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The Hills Season Finale

July 20, 2010

I bombed a job interview that took one hour to drive to. I was so pissed off I took a road trip out of the city and spent some time with friends in the burbs. On my drive back in I received a phone call from an application I had sent in the day before. I will be travelling to Moose Factory via the Polar Bear Express.

What does that have to do with The Hills’ season finale? When you pull away the curtain of a falsely constructed reality there are a myriad of other possibilities.

I went to a job interview for a job I knew I didn’t want. After my last office experience I know I find adminstration mind numbing and debilitating to my real sense of enjoyment, being creative. Yet, I’m stuck believing that it is the only way for one to work. I went to university, I’m supposed to get an office job (I don’t mean a high paying office job. I’ve never made more than 28K a year at any job. I know the reality of work.), and I’m supposed to tough it out.

Then there are dreams of other things. I want to see the farthest corners of Canada. I want to write about it. I want to explore my own limitations and move past them.

So, I bombed the interview, and now I will be going to Moose Factory for ten days on a culture exchange trip and riding on the Polar Bear Express. It’s pretty fucking sweet. Since I’ve moved to Canada ten years ago I’ve wanted to see the James Bay.

It’s a nine hour drive to Cochrane and another five hours on the Polar Bear Express. Moose Factory is in the Moose River near James Bay in Northeastern Ontario. It was the site of the first English settlement in the Province of Ontario (1673) and is the home of the Moose Cree First Nation.

I haven’t received the full details yet, but it should be fun.It should provide ample opportunity to meet people, learn, and hear new stories.

In the news here’s what I’ve found:

An article in Tuesday’s Globe and Mail by Joseph Quesnel examines the illegal tobacco trade in First Nations communities. It’s easy to understand why this happens, and Quesnel makes some valid points succinctly and even refers to the Indian Act. The article is titled “To kick their illegal tobacco habit, first nations need other opportunities,” I don’t want to borrow too much of it but the sum of it is:

The Indian Act makes most business decisions subject to the Minister of Indian Affairs, a burden that makes it that much more difficult for first nations entrepreneurs to operate and compete economically. The First Nations Tax Commission estimates it is 10 times more difficult to create wealth in its communities than elsewhere. Local governments use infrastructure to entice investors to develop their lands, which creates jobs and wealth. The FNTC says a typical Canadian community entices $5-million in private investment for every $1-million it invests in infrastructure improvements, but a typical first nation will entice barely a quarter of that, just $1.5-million from the same investment. In addition, for a variety of reasons, a typical first nation must commit three times as much tax revenue to finance the same infrastructure. The combination of these factors makes wealth 10 times harder to create.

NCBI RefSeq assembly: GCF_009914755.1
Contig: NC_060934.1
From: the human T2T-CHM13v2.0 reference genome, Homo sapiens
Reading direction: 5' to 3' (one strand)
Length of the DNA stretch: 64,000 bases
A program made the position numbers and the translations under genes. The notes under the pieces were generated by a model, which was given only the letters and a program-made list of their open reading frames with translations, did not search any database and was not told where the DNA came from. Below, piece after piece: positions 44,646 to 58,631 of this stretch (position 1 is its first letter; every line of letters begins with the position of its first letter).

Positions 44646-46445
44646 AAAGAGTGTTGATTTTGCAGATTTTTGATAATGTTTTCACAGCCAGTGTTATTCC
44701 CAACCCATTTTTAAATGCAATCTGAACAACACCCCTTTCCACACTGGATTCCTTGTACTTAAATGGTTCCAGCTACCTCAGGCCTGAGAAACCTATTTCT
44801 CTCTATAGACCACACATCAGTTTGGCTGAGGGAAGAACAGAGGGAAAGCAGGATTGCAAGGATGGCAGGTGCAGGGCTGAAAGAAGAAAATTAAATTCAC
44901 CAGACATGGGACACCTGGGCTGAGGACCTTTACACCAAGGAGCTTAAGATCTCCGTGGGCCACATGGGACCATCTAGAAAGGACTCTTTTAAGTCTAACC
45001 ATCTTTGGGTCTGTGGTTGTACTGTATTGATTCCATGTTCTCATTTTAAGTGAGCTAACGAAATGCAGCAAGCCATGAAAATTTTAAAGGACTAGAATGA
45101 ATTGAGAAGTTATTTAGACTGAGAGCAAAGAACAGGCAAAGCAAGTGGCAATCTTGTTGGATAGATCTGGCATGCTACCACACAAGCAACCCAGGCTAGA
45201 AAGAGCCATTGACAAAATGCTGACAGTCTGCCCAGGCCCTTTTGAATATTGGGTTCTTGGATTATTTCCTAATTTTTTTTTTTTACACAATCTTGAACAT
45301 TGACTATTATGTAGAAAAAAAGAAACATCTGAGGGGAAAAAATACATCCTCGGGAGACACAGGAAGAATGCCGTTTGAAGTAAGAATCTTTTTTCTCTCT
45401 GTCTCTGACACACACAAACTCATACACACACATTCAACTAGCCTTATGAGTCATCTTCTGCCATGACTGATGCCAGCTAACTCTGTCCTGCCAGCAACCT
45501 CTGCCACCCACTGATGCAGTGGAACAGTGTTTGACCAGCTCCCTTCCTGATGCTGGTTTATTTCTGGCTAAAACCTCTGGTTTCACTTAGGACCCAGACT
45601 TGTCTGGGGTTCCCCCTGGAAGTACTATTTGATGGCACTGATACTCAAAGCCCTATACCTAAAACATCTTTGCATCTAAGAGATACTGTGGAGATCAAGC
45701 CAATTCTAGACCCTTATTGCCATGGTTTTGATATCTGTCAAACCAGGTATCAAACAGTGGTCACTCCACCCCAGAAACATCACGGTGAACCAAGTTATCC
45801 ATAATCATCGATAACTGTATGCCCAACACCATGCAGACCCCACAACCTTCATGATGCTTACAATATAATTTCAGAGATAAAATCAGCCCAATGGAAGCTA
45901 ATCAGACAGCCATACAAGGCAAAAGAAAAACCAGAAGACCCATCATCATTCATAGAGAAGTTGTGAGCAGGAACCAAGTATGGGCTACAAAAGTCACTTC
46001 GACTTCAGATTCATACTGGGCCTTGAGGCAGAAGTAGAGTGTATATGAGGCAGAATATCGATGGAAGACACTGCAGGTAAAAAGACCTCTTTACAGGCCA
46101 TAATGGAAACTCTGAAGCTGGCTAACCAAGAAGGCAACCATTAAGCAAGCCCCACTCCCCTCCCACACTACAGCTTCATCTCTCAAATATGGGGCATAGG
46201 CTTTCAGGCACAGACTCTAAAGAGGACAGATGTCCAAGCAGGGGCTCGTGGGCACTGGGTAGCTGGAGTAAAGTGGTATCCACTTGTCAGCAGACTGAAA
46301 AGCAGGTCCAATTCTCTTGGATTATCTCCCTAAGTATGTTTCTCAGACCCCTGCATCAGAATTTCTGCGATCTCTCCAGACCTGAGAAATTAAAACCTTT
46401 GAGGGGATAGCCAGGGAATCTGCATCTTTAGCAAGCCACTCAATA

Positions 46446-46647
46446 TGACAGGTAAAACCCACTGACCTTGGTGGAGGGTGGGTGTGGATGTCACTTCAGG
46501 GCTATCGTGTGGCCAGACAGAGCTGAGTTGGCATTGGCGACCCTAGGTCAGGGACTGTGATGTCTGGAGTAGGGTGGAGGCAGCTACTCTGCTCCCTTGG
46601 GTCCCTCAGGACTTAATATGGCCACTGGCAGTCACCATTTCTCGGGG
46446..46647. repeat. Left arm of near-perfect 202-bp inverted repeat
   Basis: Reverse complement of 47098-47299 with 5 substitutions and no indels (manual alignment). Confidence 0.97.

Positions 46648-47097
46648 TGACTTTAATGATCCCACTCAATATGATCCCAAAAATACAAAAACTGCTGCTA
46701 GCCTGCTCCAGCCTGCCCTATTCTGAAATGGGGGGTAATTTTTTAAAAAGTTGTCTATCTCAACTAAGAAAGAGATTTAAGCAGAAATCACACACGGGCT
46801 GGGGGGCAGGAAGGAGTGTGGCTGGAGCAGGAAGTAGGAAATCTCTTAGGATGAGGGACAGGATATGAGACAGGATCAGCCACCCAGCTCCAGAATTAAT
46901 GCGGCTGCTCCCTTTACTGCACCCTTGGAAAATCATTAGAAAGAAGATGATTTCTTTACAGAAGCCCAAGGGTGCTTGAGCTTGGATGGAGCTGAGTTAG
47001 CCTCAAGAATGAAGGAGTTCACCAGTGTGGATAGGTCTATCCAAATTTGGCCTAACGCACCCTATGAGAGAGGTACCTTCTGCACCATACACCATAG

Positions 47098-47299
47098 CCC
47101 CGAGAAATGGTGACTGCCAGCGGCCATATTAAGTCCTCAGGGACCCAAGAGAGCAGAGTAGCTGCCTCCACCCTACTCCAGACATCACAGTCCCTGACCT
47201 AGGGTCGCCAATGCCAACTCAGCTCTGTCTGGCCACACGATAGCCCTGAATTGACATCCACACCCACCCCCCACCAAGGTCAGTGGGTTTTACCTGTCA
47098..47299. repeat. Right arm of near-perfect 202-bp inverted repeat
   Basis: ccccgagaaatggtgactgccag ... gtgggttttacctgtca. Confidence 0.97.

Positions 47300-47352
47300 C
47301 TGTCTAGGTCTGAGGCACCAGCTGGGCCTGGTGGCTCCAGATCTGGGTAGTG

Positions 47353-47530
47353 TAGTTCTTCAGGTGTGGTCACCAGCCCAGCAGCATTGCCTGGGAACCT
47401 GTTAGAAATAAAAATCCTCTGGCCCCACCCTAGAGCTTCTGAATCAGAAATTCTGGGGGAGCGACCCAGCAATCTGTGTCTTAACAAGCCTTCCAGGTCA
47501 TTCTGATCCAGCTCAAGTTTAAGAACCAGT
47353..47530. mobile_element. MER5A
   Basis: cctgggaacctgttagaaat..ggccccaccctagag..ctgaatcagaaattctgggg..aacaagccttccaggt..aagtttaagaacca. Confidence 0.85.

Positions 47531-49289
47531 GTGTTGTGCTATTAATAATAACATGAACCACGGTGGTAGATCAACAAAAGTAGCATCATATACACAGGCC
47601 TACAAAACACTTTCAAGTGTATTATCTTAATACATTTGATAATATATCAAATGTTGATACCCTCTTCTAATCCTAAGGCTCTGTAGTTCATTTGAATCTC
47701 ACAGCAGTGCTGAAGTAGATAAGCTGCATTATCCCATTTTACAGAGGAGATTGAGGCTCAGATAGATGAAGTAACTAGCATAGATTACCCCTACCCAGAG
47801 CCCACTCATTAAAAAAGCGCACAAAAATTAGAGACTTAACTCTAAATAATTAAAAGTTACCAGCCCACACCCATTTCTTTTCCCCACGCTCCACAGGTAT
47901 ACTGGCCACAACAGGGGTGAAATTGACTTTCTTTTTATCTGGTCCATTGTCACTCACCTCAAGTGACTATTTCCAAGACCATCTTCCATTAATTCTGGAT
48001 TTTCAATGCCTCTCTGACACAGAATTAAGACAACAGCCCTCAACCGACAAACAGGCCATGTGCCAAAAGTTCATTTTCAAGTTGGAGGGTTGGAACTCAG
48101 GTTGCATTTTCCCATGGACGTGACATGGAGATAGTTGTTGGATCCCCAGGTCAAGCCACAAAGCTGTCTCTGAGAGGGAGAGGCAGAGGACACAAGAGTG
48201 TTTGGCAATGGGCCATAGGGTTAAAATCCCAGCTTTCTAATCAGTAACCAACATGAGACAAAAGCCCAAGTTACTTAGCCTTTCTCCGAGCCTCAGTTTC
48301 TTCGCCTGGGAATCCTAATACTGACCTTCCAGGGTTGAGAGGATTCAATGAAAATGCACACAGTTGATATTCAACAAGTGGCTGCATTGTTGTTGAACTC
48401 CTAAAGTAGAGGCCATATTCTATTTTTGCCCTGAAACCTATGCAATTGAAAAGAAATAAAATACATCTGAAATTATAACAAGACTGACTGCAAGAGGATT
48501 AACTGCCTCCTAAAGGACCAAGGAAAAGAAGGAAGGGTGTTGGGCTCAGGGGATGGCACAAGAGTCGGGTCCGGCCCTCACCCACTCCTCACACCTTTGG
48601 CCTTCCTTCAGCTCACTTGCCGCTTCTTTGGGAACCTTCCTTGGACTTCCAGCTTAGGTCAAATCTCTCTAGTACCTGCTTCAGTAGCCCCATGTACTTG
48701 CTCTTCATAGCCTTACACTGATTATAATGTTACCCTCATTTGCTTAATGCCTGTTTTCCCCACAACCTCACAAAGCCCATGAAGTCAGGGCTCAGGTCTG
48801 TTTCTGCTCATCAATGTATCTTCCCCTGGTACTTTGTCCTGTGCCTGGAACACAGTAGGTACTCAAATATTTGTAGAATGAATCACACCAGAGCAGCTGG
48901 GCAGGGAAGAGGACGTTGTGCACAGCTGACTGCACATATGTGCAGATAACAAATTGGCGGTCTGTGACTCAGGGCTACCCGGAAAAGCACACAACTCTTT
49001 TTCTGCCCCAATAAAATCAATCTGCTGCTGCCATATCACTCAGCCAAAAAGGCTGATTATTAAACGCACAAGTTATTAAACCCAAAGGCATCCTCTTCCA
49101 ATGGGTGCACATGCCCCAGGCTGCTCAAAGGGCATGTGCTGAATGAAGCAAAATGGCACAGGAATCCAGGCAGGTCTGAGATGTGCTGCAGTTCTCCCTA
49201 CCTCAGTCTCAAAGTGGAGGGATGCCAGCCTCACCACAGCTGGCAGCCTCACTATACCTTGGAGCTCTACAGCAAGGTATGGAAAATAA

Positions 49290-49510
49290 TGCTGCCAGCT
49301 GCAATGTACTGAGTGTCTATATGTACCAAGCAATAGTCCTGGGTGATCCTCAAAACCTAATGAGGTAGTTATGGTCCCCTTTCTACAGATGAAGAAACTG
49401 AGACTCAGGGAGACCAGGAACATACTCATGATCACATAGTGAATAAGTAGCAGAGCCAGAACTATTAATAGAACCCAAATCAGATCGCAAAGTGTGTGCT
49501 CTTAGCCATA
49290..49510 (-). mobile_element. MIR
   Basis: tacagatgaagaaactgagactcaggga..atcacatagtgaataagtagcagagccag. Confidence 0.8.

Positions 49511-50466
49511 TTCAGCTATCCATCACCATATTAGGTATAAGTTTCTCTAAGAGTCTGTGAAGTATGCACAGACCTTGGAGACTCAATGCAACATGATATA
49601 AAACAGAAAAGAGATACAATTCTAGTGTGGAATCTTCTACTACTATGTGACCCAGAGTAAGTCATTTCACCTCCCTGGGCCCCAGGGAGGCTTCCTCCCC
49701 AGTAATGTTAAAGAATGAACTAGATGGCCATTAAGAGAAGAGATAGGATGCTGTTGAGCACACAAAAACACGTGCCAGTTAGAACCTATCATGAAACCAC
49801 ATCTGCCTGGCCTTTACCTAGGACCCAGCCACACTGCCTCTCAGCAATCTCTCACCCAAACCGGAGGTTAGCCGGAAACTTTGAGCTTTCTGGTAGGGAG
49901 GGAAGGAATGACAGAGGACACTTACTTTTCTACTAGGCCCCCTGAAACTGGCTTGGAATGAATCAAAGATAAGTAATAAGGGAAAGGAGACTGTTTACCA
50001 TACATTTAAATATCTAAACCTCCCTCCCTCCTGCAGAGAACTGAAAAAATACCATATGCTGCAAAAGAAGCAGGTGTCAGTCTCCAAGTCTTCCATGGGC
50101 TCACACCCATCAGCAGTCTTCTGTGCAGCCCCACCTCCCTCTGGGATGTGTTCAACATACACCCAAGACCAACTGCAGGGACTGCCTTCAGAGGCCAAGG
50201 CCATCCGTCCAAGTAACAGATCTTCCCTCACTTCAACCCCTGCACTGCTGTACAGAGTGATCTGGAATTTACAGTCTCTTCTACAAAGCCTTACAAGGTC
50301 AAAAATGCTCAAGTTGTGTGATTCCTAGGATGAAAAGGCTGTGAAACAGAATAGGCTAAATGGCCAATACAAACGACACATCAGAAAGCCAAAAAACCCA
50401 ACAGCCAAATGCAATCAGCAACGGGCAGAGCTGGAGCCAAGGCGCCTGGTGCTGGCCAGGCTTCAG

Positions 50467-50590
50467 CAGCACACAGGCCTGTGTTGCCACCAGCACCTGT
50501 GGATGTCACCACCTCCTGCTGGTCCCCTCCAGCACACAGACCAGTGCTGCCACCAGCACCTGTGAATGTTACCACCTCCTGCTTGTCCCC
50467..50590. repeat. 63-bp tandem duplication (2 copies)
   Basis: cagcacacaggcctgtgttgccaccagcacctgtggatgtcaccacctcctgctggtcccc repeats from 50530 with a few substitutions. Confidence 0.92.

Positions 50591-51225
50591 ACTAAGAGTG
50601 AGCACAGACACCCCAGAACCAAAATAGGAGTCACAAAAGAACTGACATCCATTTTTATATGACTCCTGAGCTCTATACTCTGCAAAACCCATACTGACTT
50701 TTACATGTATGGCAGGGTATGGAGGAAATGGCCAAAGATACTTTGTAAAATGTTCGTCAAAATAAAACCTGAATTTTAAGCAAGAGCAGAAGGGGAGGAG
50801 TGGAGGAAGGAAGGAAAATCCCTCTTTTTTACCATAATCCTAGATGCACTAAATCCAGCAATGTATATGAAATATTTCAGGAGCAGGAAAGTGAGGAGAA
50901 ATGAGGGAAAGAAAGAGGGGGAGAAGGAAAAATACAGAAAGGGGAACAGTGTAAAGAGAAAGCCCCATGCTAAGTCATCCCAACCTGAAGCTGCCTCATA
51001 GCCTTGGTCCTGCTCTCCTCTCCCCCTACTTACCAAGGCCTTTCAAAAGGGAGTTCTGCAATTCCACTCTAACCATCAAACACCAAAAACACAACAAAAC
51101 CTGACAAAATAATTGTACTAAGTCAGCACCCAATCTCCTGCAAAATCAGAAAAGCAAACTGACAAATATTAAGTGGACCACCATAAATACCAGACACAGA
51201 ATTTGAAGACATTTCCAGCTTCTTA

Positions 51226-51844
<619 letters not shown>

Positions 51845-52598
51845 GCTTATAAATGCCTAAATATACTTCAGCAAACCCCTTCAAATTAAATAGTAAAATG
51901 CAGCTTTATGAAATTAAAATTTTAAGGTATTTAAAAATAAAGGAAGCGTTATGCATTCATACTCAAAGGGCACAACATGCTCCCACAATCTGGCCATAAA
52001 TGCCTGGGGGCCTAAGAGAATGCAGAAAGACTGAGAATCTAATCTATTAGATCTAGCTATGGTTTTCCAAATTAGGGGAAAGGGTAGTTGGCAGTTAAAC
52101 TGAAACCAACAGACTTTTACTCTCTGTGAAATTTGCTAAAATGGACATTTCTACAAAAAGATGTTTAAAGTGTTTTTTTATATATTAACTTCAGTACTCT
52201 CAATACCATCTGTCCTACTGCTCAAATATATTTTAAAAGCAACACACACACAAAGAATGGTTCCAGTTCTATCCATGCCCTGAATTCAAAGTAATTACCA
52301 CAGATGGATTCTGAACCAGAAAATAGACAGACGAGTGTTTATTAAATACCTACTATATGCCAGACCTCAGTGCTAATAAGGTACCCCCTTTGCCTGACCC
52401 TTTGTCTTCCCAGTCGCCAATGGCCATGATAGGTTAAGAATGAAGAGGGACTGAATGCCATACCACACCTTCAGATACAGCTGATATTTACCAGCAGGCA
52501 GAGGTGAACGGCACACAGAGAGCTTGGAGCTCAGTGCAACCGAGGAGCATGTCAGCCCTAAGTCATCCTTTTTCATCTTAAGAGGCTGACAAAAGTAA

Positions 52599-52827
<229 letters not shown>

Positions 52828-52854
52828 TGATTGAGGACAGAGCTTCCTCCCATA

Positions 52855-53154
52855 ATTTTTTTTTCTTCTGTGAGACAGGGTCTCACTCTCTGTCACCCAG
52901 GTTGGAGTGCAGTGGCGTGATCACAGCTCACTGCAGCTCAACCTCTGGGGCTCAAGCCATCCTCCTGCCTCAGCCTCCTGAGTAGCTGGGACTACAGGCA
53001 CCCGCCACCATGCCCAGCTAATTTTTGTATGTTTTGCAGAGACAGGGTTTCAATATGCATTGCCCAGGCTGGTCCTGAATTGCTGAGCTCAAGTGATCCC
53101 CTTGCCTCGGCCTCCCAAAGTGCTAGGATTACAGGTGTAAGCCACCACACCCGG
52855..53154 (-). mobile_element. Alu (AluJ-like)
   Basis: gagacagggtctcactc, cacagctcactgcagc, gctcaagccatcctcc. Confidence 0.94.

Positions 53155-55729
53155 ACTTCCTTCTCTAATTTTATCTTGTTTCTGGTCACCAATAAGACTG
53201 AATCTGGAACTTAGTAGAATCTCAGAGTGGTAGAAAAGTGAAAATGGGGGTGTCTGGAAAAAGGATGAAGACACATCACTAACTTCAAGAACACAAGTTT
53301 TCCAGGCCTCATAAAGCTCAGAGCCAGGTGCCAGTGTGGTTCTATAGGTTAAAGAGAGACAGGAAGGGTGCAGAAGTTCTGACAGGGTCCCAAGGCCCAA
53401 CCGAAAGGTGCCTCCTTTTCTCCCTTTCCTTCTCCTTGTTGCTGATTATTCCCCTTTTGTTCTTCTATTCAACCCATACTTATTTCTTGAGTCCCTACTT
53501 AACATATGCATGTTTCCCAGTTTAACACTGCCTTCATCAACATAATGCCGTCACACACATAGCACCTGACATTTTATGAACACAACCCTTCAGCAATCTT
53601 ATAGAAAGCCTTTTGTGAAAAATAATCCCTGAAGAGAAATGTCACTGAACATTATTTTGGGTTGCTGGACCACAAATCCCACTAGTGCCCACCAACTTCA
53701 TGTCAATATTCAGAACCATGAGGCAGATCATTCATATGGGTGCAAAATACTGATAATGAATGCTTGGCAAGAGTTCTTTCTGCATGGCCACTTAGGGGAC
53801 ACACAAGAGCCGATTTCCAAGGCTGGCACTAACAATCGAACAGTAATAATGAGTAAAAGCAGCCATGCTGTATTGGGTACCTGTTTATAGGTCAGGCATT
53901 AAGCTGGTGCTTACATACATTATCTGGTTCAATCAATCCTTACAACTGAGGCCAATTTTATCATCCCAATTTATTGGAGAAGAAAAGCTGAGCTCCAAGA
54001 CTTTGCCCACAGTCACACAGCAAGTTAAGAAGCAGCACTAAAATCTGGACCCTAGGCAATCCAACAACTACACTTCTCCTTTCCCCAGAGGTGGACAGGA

The comments board has some of the best trolling I’ve read this week. That doesn’t take away from the article, but they’re pretty funny.

Manitoba has named Jamie Wilson as the new treaty relations commissioner. In this piece of good news, he sounds like a person who really wants to educate Canadians on the living, breathing documents that bind us together. The article is “Breathing new life into Canada’s treaties

If you like West Coast oysters, K’ómoks First Nation has signed a deal with Thrifty foods to supply them with their sweet  Komo Gway-brand beach-raised oysters and clams. The article is “First Nation inks exclusive aquaculture deal with Thrifty Foods.” Oysters are an awesome summer food.

Oysters are going to be the new chicken wings — that’s our goal.
I came across a blog that asked some heart breaking questions around the bad news stories of First Nation youths in B.C., but concluded with some happy thoughts. The blog title is Thoughts on Education and the First Nations Communities:
As I read through webpages and research after research after the First Nations people, I become more intrigued by their intricate level of community, expression, and artistic and wholesome appreciation for life.
The good fight to save their land is still going on. I just read this excerpt from this press release issued July 7 from the Union of British Columbia Indian Chiefs:
On behalf of the Union of British Columbia Indian Chiefs, the Tsilhqot’in Nation enjoys the full commitment of the UBCIC in support of your collective efforts to protect Teztan Biny and Nabas from complete destruction and obliteration as a consequence of the proposed Prosperity Mine by Taseko Mining Limited.
A Tsilqot’in National Government press release on July 14 raised an interesting point.

Taseko Mines Ltd’s proposed Prosperity Mine would cost British Columbians at least $20 million a year, with hydro subsidies and other costs dwarfing any benefits the mine might create for the government, according to a detailed analysis of the company’s Environmental Impact Statement.

I’ve never watched a full episode of The Hills. I do watch Jersey Shore though. It’s inexplicable and fascinating, Jersey Shore that is. But the finale of The Hills was something else. The cast of Jersey Shore should go on a cultural exchange to The Hills. I bet they get along better than we can imagine.

Once they get past their subtle differences, they would realize they are both just acting for the camera. I mean they both like the beach. And no one likes Snooki. Maybe their realities would be so altered they would just stare blankly at the camera. “What do we do now?” Well, whatever you want.

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